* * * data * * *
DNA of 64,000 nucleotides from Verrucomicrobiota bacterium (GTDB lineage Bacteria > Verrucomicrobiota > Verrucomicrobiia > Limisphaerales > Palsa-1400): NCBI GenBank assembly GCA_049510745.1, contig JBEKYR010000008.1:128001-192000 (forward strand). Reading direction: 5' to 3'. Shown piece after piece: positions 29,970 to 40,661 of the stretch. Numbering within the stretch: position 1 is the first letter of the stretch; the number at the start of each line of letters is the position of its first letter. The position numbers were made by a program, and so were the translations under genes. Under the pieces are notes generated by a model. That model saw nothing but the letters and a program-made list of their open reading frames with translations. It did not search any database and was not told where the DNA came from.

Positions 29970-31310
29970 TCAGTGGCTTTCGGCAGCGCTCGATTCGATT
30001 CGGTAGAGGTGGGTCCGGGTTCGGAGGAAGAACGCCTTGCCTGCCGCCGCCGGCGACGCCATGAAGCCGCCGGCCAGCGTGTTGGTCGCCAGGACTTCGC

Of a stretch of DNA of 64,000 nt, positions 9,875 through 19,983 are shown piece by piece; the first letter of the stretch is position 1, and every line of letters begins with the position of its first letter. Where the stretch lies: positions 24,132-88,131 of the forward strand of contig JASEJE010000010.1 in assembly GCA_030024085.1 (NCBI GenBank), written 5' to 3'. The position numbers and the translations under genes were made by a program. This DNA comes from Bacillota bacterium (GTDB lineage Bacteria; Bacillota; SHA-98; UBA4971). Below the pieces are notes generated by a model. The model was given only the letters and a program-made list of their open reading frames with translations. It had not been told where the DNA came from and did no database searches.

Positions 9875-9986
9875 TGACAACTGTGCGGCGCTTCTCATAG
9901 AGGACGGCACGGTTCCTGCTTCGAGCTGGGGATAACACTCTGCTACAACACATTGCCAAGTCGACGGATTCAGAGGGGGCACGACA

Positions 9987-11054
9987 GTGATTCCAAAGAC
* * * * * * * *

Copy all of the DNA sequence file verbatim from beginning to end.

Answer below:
DNA of 64,000 nucleotides from Verrucomicrobiota bacterium (GTDB lineage Bacteria > Verrucomicrobiota > Verrucomicrobiia > Limisphaerales > Palsa-1400): NCBI GenBank assembly GCA_049510745.1, contig JBEKYR010000008.1:128001-192000 (forward strand). Reading direction: 5' to 3'. Shown piece after piece: positions 29,970 to 40,661 of the stretch. Numbering within the stretch: position 1 is the first letter of the stretch; the number at the start of each line of letters is the position of its first letter. The position numbers were made by a program, and so were the translations under genes. Under the pieces are notes generated by a model. That model saw nothing but the letters and a program-made list of their open reading frames with translations. It did not search any database and was not told where the DNA came from.

Positions 29970-31310
29970 TCAGTGGCTTTCGGCAGCGCTCGATTCGATT
30001 CGGTAGAGGTGGGTCCGGGTTCGGAGGAAGAACGCCTTGCCTGCCGCCGCCGGCGACGCCATGAAGCCGCCGGCCAGCGTGTTGGTCGCCAGGACTTCGC

Of a stretch of DNA of 64,000 nt, positions 9,875 through 19,983 are shown piece by piece; the first letter of the stretch is position 1, and every line of letters begins with the position of its first letter. Where the stretch lies: positions 24,132-88,131 of the forward strand of contig JASEJE010000010.1 in assembly GCA_030024085.1 (NCBI GenBank), written 5' to 3'. The position numbers and the translations under genes were made by a program. This DNA comes from Bacillota bacterium (GTDB lineage Bacteria; Bacillota; SHA-98; UBA4971). Below the pieces are notes generated by a model. The model was given only the letters and a program-made list of their open reading frames with translations. It had not been told where the DNA came from and did no database searches.

Positions 9875-9986
9875 TGACAACTGTGCGGCGCTTCTCATAG
9901 AGGACGGCACGGTTCCTGCTTCGAGCTGGGGATAACACTCTGCTACAACACATTGCCAAGTCGACGGATTCAGAGGGGGCACGACA

Positions 9987-11054
9987 GTGATTCCAAAGAC